"Bacteria are common on exposed surfaces, including the food products we consume," Trempy said. "Simply knowing they are there doesn't completely tell you, in a direct measurement, about their potential to make you sick or whether the food is safe to eat."
Existing tests only work to detect bacteria that have already been characterized, based on a specific sequence of DNA or type of protein they produce. Such tests can't tell whether the contaminating bacteria are alive or dead, they can't directly assess their toxic potential and sometimes don't detect newly emerging or genetically rearranged strains as bacteria mutate.
The new approach, by contrast, is built on the unusual characteristics of certain "chromatophore" or pigment bearing cells, called erythrophores, from Siamese fighting fish, whose response to specific toxic chemicals have been studied in detail by Trempy's collaborator, OSU biochemist Phil McFadden.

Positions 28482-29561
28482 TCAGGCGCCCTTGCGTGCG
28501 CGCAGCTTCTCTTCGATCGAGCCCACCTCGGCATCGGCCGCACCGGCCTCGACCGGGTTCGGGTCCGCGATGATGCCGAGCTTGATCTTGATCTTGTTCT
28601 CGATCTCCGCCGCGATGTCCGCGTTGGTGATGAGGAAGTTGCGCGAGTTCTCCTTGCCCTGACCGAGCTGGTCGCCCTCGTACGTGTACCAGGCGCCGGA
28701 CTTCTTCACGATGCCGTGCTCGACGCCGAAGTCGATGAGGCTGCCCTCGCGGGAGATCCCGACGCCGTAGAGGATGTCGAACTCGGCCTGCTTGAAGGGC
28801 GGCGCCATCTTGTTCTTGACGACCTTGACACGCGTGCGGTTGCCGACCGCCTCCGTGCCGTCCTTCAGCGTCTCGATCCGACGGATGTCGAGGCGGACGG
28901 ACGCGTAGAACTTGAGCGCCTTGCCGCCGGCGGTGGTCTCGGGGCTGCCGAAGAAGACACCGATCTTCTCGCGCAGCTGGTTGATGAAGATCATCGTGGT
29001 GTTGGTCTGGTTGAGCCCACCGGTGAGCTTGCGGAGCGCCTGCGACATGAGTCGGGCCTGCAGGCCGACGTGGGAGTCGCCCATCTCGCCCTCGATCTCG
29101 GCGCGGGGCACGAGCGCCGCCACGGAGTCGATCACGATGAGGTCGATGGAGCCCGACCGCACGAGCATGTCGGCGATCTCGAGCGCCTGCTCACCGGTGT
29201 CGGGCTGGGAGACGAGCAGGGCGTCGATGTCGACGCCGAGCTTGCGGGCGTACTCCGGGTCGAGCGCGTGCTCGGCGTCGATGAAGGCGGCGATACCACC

This research found that when Siamese fighting fish encounter certain stressful or threatening environmental conditions, such as exposure to toxic chemicals like mercury, the erythrophores change appearance, and the pigment moves in a characteristic pattern to an internal part of the cell. The change in pigment location in response to a toxic chemical is rapid, obvious and can be numerically described.
Another kind of stressful or threatening situation which also causes the location of pigment to change is the toxic threat posed by illness-causing bacteria. Some of these bacteria are associated with food.
"We discovered that the pigment bearing cells, erythrophores, respond immediately to certain food associated, toxin producing bacteria responsible for making humans sick," Trempy said. "There is potential to directly assess the toxic behavior of the contaminating bacteria, not just the simp
|Contact: Janine Trempy|
Oregon State University